Remembering the Flyers last best chance in Stanley Cup Playoffs

Flyers (Photo by Jeff Gross/Getty Images)
Flyers (Photo by Jeff Gross/Getty Images) /
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Flyers (Mandatory Credit: Al Bello /Allsport) /

When I was in high school, the Legion of Doom Era of the Philadelphia Flyers had commenced. As the team got into the late 1990s, it seemed that the Stanley Cup was just in our grasp…but not quite. Sometimes, it was that we ran into a hot goalie; usually Martin Brodeur.

Sometimes it was the wrong team. For example, the Flyers would have a physical series that ran six or seven games with a team like Toronto or Buffalo only to run into a speedy, finessed team like Ottawa. The Flyers would run out of gas and lose out, again in six or seven.

But still, the dream was there. We were oh so close so many times. The Detroit Red Wings swept us in 97 (my senior year in high school). Then the Eric Lindros Era turned kind of sour as he and GM Bobby Clarke publicly feuded. In 2001, the Flyers were on the brink of winning the Eastern Conference with a 3-1 lead over the hated New Jersey Devils. We all know how it ended. Scott Stevens hit Lindros and the series was effectively over, even though it was just game six.

That offseason, Lindros was traded away. A new team was built.  Jeremy Roenick, a superstar from Chicago and Phoenix, was brought in as his replacement. But at this point, Keith Primeau was “the man” on this team. Once again, the team would flounder in the first round of the playoffs.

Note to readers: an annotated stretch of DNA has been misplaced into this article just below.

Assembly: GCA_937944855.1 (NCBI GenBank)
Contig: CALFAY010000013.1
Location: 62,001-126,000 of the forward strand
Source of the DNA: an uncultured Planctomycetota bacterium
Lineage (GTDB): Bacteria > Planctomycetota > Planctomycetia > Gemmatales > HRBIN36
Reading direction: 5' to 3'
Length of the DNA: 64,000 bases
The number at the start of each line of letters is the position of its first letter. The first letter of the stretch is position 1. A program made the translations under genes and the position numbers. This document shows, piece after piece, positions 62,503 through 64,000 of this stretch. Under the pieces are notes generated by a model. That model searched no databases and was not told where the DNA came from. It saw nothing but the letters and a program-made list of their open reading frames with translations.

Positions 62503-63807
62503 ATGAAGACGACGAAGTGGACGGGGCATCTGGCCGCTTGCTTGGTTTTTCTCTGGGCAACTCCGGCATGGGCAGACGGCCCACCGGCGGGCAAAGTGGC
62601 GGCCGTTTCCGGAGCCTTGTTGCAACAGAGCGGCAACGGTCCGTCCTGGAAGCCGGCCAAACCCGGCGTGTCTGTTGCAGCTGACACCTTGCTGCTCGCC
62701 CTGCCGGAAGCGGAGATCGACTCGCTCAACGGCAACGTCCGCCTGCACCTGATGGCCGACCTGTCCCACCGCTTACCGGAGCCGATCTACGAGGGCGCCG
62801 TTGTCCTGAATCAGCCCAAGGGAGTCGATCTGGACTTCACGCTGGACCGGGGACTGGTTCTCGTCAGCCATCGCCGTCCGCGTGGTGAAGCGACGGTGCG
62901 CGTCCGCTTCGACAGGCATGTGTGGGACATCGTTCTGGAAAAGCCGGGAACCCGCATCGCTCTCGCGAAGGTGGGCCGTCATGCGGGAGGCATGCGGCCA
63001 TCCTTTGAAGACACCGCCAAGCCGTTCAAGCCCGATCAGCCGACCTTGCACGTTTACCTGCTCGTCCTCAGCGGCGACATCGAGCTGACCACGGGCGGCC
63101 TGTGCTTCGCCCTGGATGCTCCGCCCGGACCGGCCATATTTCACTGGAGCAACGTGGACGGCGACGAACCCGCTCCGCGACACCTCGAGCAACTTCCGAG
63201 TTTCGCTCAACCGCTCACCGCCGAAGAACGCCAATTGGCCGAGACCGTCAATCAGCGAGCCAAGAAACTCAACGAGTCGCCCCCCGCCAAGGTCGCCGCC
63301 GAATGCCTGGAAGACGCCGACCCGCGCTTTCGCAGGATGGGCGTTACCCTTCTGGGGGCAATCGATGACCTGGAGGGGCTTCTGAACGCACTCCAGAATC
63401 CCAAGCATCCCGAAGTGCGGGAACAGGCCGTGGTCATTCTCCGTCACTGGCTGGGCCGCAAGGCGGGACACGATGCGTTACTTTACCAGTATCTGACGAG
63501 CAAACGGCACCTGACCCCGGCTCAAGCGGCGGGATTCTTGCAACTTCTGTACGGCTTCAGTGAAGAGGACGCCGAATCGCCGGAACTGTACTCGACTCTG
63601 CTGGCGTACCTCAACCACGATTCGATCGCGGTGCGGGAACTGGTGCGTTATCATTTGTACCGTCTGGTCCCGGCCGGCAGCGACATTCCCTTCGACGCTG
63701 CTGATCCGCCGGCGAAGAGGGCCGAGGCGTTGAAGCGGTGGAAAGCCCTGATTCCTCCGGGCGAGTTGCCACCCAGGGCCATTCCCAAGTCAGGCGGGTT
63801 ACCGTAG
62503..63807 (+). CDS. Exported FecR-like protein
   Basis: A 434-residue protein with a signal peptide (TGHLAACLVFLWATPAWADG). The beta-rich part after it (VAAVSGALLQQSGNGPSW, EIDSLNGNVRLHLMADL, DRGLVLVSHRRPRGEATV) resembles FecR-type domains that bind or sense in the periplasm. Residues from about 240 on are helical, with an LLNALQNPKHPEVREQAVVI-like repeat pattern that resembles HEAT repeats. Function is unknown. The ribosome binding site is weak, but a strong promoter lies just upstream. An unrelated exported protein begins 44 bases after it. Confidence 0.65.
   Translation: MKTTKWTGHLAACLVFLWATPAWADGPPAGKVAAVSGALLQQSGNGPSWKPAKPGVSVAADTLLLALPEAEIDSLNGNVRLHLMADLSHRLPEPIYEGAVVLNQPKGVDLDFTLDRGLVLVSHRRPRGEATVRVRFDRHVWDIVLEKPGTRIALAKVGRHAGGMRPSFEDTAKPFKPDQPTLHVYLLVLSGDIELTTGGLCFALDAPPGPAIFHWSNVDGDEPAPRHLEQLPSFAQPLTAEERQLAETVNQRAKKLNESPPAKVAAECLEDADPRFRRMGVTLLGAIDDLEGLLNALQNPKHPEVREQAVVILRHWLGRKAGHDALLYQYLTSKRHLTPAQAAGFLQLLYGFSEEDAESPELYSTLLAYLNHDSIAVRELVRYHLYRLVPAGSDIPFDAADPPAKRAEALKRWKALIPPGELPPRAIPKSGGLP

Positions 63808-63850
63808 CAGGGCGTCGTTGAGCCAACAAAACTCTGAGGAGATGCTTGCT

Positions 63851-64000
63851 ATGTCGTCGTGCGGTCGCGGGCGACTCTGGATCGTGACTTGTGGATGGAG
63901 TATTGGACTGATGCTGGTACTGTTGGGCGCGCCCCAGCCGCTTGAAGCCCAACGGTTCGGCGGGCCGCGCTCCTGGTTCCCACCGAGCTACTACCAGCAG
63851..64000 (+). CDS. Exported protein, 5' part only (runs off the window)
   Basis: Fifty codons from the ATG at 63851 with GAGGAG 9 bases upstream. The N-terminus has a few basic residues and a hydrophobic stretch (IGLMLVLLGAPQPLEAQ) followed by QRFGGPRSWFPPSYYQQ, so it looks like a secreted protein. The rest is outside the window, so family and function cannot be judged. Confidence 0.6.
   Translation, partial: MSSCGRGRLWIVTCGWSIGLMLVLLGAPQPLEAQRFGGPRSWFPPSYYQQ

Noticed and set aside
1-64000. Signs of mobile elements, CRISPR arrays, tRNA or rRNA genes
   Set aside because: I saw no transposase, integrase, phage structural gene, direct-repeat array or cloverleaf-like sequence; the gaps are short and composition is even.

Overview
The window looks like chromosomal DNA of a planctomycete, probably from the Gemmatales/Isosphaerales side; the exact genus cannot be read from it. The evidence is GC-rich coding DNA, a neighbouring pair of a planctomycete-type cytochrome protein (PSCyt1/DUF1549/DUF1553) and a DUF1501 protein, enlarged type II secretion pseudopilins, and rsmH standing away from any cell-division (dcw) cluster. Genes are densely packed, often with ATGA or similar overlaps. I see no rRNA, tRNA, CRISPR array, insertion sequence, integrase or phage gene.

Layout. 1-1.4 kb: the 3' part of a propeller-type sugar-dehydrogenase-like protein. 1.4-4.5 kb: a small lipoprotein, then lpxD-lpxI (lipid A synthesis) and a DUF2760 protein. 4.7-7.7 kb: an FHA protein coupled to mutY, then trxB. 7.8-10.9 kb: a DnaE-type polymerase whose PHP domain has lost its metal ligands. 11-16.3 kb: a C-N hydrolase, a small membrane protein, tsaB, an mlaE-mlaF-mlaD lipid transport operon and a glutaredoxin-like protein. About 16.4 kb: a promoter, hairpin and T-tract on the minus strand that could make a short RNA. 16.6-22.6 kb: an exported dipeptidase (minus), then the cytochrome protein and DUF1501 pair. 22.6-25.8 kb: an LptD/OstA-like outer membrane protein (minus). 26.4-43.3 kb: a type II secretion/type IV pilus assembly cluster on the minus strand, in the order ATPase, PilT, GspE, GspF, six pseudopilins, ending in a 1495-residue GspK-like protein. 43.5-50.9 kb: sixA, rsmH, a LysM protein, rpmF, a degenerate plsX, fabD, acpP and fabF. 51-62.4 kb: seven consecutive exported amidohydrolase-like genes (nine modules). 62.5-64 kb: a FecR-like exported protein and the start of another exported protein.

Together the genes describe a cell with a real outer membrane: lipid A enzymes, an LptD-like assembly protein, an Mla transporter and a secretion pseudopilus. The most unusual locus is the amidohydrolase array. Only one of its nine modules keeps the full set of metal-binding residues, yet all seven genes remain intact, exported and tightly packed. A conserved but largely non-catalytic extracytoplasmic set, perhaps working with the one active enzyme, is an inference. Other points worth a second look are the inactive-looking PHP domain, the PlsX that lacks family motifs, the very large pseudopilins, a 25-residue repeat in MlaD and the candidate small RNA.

The following year, Clarke would hire Ken Hitchcock, who previously won a Stanley Cup with the Dallas Stars, to be his head coach. They lost to the Senators in the second round of the playoffs, but the stage was set for the 2003-04 season.

Flyers: The Roster

First of all, it starts with the coach. Clarke, who normally pulled the trigger on a coach took his time with Hitch. It paid off well as the team had a great season. The team won the Atlantic Division and would be third overall in the Eastern Conference.

But after him, this was a veteran team filled with hall of famers, borderline hall of famers, and young stars waiting in the wings. Mark Recchi is the only guy on this team currently in the Hall of Fame, but you could make serious arguments for John LeClair, Roenick, and Justin Williams.

Alongside them were veteran stars Primeau, Tony Amonte, Michael Handzus, Alexei Zhamnov, Marcus Ragnarsson, Eric Desjardins, Chris Therien, and Sami Kapanen. Filling in the ranks were young studs like Simon Gagne, Patrick Sharp, Joni Pitkanen, and Kim Johnsson.

If you wanted muscle, the Flyers also had Claude LaPointe, Todd Fedoruk, and Donald Brashear. If you wanted speed, look for Gagne and Kapanen. A power play of Recchi, Roenick, and LeClair would devastate you.

In short, this was a team that was loaded. Five Flyers scored 20+ goals that season: Recchi (26), Gagne (24), LeClair (23), Handzus (20), and Amonte (20) with Roenick chipping in with 19. Recchi led the way for the Flyers leading in goals, assists (49), and total points (75).

The goalies were a rotation of Robert Esche and veteran Jeff Hackett. Esche, who was acquired for Brian Boucher the year before, was the starter after the Flyers dispatched Roman Cechmanek. For a team loaded with all-star talent, a young goalie with a solid veteran backup, a reliable defense, and a determined coach, this was the team that was going to get us to the NHL’s Holy Ground.

However, Therien would be traded for draft picks at the deadline. In order to shore up the goalie situation after Hackett was diagnosed with vertigo, the Flyers traded for Sean Burke. Midway through the season, the Flyers also traded away Williams for Danny Markov; a defender who didn’t do much for Philly.  Looking back, you wonder if Williams or Therien, along with veteran defender Eric Weinreich (trade for draft picks) would’ve made a difference.